Talking Shapes {a review}

Talking Shapes {Talking Fingers Inc. Review}
Not too long ago we completed a review for Talking Fingers Inc.  Talking Fingers Inc. is a company that produces unique software for a hands-on approach to learning literacy, where your hands do the "talking". 
There are 4 supplemental curricula created by Talking Fingers Inc.  Talking Shapes:  A Supplemental Curriculum For Early Literacy is the one we'll share with you today.  Other software they offer is, one of our faves, Read, Write & Type, as well as Wordy Qwerty and Jingle Spells.
Talking Shapes is supplemental program that helps children ages 4-5 (or preschool to Kindergaten) learn to make that important connection that letters not only make sound but form words.  This is done with 7 stories, with each story adding 6 new phonemes.
Children listen to the stories, about two fictional girls who invented the alphabet as a means to remember their stories to each other.  Following the story the student learns to draw the new letters learned and then play games to connect those letters into 3 letter words.  Later those 3 letter words your child has learned can be read in short sentences.
We have used this online program with our 3 year old.  He hasn't had any formal learning yet, and while he might be a little young just yet I wanted to still try as I just loved our time with Talking Fingers Inc. before with our 6 year old. 
One thing I'd like to note is that what we have access to is an online hosted version of Talking Shapes - intended to be used at a computer and supported currently only by the browser Firefox.  However, there is an app of Talking Shapes for iPads!  (This requires iOS 6.0 or later.)
Our 3 year old used this program by sitting on my lap with his little hand on the mouse with my hand guiding him.  He'd only work for a couple minutes a sitting before loosing interest.  (not because the program is boring or can't capture his attention, but because he's young at that's how young minds work).  When he did use Talking Shapes with me, he would giggle and smile.
A Peek Inside the Program
Upon loading the online app, you come to a screen that shows an overview of all 7 books.
After logging in with your email and password (one email log-in per student), the program will jump to wherever your child left off at the last session.  For us, being that my little guy is a on the younger side of the targeted ages, he couldn't advance past book 1 unless I did things for him, so we just clicked the (ancient) home icon found in the upper right, which takes you to a menu screen.  We have a choice 1 of 3 activities.  We can re-listen to the story, play again with the letters, or attempt the spelling game again.  I do like this feature as we can just keep reviewing until he is ready to move on.  And, in this same way (of clicking the home button) you could review competed books over and over again.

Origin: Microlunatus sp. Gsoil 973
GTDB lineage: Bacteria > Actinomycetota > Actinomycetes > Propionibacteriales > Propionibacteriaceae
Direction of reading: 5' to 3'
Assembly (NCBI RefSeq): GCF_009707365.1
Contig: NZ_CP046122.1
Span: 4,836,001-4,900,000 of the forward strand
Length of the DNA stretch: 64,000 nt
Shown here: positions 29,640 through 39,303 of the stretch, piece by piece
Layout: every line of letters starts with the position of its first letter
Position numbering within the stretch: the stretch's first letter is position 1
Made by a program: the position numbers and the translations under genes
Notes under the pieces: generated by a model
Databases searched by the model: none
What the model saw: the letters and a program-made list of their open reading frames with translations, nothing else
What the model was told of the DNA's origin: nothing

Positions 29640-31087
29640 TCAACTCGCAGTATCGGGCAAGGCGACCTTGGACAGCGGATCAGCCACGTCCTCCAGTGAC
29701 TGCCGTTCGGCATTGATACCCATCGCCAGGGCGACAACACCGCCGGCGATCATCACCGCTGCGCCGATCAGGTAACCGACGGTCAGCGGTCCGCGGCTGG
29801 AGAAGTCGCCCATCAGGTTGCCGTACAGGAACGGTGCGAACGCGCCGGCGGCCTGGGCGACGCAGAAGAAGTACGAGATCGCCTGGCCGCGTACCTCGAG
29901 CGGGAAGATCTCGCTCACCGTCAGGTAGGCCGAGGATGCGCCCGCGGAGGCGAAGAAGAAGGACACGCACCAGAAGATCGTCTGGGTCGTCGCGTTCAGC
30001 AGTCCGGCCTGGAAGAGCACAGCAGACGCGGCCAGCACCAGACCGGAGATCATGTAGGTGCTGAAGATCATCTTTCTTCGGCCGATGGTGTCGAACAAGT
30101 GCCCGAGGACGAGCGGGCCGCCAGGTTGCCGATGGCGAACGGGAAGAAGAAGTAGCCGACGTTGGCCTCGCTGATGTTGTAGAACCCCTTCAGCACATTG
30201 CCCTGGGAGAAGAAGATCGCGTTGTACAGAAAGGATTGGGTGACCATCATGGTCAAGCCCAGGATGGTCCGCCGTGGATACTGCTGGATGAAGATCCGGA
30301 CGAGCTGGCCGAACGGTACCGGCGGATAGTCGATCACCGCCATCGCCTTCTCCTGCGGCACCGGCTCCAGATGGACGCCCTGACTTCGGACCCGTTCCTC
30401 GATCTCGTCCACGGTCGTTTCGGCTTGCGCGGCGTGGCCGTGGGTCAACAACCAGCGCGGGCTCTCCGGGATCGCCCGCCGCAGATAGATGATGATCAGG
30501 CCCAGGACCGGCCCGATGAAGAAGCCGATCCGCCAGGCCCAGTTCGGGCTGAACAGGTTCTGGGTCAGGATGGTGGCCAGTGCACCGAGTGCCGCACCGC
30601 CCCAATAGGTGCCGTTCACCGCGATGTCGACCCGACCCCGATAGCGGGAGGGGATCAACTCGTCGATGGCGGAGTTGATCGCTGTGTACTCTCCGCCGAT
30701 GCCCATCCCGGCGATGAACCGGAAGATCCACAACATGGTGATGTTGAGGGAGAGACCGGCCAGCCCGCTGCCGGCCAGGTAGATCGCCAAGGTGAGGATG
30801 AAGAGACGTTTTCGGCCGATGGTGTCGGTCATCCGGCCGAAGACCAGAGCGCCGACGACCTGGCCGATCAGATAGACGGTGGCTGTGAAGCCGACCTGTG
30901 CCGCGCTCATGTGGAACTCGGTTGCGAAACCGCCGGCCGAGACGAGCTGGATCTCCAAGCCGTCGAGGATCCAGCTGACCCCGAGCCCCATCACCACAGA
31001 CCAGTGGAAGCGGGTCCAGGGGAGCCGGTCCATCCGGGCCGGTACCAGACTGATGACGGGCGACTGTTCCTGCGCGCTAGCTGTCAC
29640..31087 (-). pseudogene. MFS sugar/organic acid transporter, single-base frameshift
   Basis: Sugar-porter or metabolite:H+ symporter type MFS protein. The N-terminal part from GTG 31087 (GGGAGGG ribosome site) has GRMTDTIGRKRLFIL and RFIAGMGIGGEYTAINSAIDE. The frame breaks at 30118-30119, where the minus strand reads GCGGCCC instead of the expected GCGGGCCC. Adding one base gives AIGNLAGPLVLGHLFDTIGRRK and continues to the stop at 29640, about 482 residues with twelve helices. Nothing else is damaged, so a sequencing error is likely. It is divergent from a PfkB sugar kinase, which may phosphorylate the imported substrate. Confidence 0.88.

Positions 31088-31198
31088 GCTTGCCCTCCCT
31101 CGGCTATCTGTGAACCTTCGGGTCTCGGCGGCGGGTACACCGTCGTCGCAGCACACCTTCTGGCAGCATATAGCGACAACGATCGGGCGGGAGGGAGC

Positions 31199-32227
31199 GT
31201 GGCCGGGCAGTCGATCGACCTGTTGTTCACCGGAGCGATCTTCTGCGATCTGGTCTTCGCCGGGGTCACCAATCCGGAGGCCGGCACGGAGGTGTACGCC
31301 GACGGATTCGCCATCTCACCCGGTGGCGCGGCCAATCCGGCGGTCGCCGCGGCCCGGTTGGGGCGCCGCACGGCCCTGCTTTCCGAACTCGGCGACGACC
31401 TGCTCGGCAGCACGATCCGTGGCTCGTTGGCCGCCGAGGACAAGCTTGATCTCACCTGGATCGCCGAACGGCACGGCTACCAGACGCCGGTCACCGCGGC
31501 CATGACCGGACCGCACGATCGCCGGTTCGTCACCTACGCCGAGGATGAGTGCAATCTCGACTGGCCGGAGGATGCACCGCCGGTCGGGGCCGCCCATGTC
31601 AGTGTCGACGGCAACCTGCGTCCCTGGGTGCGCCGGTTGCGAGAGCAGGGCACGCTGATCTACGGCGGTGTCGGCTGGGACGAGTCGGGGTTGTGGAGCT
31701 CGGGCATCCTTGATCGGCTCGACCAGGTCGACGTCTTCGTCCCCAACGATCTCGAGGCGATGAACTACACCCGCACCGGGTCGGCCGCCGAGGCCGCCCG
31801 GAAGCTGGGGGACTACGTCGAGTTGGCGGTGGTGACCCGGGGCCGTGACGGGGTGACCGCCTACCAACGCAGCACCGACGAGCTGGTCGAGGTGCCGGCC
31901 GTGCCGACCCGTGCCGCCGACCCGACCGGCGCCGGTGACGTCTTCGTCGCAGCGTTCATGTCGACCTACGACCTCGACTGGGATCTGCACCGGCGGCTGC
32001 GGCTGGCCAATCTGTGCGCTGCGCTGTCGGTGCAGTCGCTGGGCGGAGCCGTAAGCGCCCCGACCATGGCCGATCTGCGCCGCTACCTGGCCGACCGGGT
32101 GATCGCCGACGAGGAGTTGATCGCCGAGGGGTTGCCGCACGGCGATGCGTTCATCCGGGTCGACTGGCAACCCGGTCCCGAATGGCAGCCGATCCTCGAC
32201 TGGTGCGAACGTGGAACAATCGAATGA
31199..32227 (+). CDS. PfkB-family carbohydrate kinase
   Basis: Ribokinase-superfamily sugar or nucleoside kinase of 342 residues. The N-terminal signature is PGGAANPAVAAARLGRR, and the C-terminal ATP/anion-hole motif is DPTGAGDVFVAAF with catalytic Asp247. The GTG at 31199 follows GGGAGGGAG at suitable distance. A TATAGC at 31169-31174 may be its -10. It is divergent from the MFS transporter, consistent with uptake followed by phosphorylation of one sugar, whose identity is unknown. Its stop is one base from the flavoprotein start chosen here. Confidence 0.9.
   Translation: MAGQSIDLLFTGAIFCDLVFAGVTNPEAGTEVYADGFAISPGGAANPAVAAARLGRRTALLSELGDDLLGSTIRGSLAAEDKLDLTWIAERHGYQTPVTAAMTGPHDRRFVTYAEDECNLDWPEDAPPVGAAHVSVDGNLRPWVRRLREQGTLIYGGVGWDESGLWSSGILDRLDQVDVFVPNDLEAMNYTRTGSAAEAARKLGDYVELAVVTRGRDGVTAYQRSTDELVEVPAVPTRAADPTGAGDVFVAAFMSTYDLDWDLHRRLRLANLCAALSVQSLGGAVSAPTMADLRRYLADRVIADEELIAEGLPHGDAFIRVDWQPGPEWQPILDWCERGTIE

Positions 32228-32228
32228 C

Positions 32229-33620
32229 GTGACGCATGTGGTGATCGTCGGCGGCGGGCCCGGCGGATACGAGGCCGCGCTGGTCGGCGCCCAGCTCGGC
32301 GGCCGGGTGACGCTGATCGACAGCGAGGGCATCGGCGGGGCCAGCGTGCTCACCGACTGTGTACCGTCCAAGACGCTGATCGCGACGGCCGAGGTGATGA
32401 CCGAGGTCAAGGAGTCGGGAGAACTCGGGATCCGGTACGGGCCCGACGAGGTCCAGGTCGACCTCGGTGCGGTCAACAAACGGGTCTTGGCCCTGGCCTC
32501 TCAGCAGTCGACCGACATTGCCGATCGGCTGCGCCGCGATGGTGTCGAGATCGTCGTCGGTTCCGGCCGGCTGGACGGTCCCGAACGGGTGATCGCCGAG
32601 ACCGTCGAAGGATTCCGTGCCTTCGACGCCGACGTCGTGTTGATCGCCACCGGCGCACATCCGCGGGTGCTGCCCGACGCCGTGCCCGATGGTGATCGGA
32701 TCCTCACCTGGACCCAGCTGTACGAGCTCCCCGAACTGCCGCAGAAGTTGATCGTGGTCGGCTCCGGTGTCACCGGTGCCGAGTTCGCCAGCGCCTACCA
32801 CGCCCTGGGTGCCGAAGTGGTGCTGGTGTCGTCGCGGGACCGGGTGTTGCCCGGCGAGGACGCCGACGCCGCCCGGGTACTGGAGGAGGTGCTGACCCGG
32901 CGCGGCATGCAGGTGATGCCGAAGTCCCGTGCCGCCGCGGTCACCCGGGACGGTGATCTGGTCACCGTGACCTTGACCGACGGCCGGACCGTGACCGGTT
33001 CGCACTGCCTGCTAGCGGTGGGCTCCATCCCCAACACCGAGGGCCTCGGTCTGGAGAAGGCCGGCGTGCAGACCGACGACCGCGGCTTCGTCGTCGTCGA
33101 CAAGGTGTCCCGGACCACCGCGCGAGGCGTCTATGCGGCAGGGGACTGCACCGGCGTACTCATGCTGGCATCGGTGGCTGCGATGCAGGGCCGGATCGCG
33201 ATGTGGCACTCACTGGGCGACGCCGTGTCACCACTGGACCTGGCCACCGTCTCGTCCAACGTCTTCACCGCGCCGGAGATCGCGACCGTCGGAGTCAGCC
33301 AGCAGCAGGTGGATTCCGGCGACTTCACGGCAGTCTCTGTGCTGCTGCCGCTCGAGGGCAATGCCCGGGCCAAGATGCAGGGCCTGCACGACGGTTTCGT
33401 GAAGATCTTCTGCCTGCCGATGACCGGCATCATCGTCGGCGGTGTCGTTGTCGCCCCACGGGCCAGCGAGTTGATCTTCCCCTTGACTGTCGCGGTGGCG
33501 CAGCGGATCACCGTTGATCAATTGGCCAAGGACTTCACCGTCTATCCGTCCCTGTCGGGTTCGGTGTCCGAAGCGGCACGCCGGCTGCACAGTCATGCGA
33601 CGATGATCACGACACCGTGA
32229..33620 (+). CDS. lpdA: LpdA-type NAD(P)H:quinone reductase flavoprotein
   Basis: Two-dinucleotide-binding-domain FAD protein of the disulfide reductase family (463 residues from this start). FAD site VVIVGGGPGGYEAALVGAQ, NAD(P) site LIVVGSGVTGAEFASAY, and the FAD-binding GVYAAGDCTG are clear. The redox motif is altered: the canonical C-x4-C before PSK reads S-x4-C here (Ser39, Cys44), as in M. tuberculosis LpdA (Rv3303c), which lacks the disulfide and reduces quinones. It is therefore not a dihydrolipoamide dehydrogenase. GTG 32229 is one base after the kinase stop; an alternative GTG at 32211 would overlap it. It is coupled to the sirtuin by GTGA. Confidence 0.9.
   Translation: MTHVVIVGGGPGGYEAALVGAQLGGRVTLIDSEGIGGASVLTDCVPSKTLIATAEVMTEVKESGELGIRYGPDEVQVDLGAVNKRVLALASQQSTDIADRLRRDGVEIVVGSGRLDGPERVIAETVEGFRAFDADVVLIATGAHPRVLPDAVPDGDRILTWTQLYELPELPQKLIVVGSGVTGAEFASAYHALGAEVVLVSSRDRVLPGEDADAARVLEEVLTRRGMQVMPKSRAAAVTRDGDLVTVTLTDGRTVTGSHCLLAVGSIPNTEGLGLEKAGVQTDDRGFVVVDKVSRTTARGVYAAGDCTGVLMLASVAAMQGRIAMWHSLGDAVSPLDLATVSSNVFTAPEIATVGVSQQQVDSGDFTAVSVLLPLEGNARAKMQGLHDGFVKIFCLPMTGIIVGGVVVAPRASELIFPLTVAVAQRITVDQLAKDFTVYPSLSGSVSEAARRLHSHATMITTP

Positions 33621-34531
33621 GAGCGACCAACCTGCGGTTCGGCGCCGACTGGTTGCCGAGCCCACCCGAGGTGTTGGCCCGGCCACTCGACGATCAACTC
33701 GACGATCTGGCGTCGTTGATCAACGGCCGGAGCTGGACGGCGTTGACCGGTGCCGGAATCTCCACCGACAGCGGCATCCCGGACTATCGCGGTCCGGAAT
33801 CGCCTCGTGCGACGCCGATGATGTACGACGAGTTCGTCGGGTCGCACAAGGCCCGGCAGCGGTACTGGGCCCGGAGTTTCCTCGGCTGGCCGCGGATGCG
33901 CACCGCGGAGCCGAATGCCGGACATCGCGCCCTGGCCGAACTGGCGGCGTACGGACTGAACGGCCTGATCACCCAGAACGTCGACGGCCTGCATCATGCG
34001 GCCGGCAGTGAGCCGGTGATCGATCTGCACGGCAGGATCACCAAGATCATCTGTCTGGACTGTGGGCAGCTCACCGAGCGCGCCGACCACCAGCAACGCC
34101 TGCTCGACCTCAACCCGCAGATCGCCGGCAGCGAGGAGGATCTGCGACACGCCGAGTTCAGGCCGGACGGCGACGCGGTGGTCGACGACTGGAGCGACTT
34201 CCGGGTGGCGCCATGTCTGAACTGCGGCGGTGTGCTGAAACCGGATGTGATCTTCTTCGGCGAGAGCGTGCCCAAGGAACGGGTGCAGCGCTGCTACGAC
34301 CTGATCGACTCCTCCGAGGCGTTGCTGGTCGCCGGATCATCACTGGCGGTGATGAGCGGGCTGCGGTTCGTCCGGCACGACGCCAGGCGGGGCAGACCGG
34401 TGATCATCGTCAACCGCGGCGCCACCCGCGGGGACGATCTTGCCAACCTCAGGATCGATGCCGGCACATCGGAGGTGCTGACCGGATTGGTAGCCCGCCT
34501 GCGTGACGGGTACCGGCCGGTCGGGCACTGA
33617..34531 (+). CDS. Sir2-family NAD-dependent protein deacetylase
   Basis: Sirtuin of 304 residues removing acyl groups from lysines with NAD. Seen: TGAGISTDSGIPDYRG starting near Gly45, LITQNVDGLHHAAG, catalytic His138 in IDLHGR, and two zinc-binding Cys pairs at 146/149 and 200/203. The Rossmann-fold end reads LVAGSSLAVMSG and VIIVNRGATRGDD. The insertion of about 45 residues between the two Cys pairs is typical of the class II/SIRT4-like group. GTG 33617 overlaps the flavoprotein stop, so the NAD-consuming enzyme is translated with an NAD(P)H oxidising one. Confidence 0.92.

Step 1:  Listen
The first step to this program is listening to an animated story of Patrissa (Pat) and Natalia (Nat).  The story is read aloud by a clear, easy to hear/understand, and friendly voice.

Step 2:  Draw
The next step is to "draw" the letters that the girls come up with.  First they come up with a clever way to remember the shape.
Then your student is asked to "draw" the shape.  This part I was quite pleased with as the "drawing" isn't precise and I'd describe more as painting the letter.  No accuracy is expected, so for my little guy with his first time using a mouse I was apprehensive when we came to this screen - and was quite pleased he could "scribble" his way into filling out his letters.
As for the iPad app, I'd expect the same, that the child would fun his/her finger over the letter and fill it out in a "painting" type manner, not a like other apps that expect things to be precise and in order.
After learning 3 letters (the first ones learned are C, A and T) your child then forms his first 3 letter word.  This was a favorite for my little guy.  He loves to build and made cute little machine type noises as he built his words. 
After 3 letters are formed to make a word, more letters are introduced for a told of 6 for book 1.  (C, A, T, F, S, and H)
Here's a simple video to show how cute this part is:
Step 3:  Building Words
After drawing the letters your child is asked to "drag and drop" the correct letters to form 3 letter words from the 6 letters learned. 
My guy will only do one or two before wanting to go off and play again, but what really shocked me (in a very happy mom type of way) was he can correctly spell what is asked!  Being he has not learned his alphabet yet, outside this program, I'm quite pleased.  If he selects and drops in the wrong letter there is no rude buzz or wrong notification that is discouraging.  The wrongly selected letter just jumps back to the top.

He did complete another word, "cat", but that is as far as we have gotten so far as he is going at his pace - which is 1 to 2 minutes, sitting with me, when I ask him to work with me on this.  So it's taken us a month to go through the story, the drawing of the letters, the forming of the words, and now this selecting the letters to create the word to match the picture. 
This is definitely not a fast paced, easily exhausted app.  We haven't even completed book 1.  So, I feel this is an app you'd definitely get your money's worth out of, and one that is not time wasted.
This is not an activity he asks for, but rather one that I have to be intentional about with him - which is fine!  I don't allow my young kids time to play on our computer or iPads unless it is educational anyways.  When I do get him to sit with me, he does like the program and smiles. 
To see additional reviews of Talking Shapes, click the banner below:
Talking Shapes {Talking Fingers Inc. Review}

No comments:

Post a Comment

Related Posts Plugin for WordPress, Blogger...